The Long Lens blog: Photography with added snaps, art and culture

The photography site for sore eyes. Featuring: Art, photography, performance and theatre. With extra writing because I'm also a writer.

Criminal photography

Or how I chased a teenage boy down the street after he harassed a woman at a cash-point.
I was on my way to the Walrus bar in High Street Manchester with gorgeous girlfriend Anna Byrom. We stopped off at a row of cash-points opposite Piccadilly Gardens in Manchester. It was about 7.30pm. Very busy.
While I was at one cash-point and Anna was at another attempting to take out £30.
As she used the cash-point a teenager, part of a suspicious-looking no-good gang hanging around, pushed into her while waving newspaper in her face. Anna pushed him away. 

He lent back into her and pressed the £200 button as she made her withdrawal.

I was unaware of this until she came over to me. The cheeky bastard teenager went and sat down in a bus shelter facing the bank. An elderly man then approached us saying that the teenager had got the PIN number.
I was having none of this and thought that, if her bank account was too be emptied, I should at least have a photo of the culprit to hand over to the police so they can produce 500 ‘Wanted’ posters. Or something like that.
Slowly, I took my weapon from my bag and attached my flashgun. Quickly, the harassing teenager became a harassed and legged it up the road.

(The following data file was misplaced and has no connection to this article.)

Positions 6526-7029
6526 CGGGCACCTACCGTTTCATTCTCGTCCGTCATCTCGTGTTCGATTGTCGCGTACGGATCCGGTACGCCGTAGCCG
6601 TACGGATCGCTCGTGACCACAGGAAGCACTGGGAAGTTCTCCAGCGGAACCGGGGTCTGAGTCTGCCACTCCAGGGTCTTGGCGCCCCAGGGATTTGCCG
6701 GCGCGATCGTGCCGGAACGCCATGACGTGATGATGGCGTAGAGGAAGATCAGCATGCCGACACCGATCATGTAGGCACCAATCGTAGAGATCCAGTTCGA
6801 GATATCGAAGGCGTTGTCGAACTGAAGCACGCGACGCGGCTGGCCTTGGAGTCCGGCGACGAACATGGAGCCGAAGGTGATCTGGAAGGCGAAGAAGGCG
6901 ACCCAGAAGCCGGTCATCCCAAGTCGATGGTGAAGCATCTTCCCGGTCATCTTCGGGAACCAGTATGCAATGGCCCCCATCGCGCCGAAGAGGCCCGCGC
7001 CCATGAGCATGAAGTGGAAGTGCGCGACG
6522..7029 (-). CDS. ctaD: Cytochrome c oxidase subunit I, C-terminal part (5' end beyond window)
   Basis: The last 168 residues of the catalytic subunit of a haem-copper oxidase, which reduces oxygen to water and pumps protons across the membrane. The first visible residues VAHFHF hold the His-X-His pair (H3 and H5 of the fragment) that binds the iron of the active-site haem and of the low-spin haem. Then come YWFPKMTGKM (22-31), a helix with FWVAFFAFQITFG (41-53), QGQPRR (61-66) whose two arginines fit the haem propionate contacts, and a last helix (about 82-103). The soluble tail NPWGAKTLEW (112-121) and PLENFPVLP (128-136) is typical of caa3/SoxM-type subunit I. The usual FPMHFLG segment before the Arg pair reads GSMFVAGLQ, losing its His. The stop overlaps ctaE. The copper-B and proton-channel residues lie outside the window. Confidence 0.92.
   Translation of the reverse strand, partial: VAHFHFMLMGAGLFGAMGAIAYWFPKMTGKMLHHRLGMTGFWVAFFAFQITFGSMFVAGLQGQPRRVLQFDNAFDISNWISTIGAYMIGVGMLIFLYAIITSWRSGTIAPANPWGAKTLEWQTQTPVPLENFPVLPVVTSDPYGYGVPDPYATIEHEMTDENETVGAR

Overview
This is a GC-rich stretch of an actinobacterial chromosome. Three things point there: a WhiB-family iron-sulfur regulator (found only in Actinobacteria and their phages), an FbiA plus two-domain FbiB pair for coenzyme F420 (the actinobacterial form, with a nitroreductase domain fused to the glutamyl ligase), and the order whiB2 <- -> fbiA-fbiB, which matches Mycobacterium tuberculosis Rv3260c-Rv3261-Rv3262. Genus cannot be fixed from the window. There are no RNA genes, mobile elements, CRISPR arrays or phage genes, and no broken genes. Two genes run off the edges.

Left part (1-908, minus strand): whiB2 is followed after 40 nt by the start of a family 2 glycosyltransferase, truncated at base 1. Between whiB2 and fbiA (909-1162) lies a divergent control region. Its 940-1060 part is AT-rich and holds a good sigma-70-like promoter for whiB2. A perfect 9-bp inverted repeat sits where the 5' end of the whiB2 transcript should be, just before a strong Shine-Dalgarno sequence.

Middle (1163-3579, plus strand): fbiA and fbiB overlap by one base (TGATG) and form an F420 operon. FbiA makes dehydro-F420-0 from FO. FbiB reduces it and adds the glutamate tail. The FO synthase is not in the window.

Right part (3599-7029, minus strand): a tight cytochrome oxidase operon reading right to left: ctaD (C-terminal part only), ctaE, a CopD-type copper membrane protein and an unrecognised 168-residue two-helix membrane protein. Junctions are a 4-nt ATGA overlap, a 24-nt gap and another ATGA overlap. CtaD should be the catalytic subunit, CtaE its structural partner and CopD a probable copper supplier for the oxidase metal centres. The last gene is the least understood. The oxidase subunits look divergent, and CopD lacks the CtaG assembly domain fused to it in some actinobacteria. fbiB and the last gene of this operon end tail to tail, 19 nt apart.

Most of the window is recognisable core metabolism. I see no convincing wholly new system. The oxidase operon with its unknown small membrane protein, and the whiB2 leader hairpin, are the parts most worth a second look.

I set off in pursuit. He darted across the road. I sprinted after him. He weaved in and out of our stunned audience. I followed, gripping my camera tightly.
Picking up speed in the dramatic chase, I came round the side of a set of telephone boxes to meet him head-on. With my lens cover already removed I click-clacked him with flash.
He burst into tears.
It wasn’t the reaction I was expecting.
At this point I did not know what to say. Instead of asking him what he was doing I told him, ‘You’d better be careful, you’. This wasn’t a scripted encounter.

I then left him to his tears. On my way back to Anna several people asked me what he had done. I told them, though I am still not sure what scam her was attempting to pull-off. Don’t they usually just snatch the cash from the hands of pretty girls? Or is the old man in on the crafty plan?
Either way, no-one got any money from Anna and when we told two policeman further down the road what had happened and they asked for a description, I was in full self-satisfied mode as I showed them the makeshift mugshot on the back of my camera.
PICTURED: The pushy teenager I chased through the streets of Manchester.

One comment on “Criminal photography

  1. wintersong
    March 20, 2010

    Note to all who read this: The boy pictured may/or may not have been a no-good kid but one that was forced, by a no-good adult to do some no-good work. Utter pity is felt for this boy, his family and any person who feels they should or must invade people in the manner explained. Obviously our systems of supporting children and communities aren't quite there yet.Still, it was a rather dramatic and romantic display of machoism. So for that I applaud you.

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This entry was posted on March 15, 2010 by in Uncategorized.
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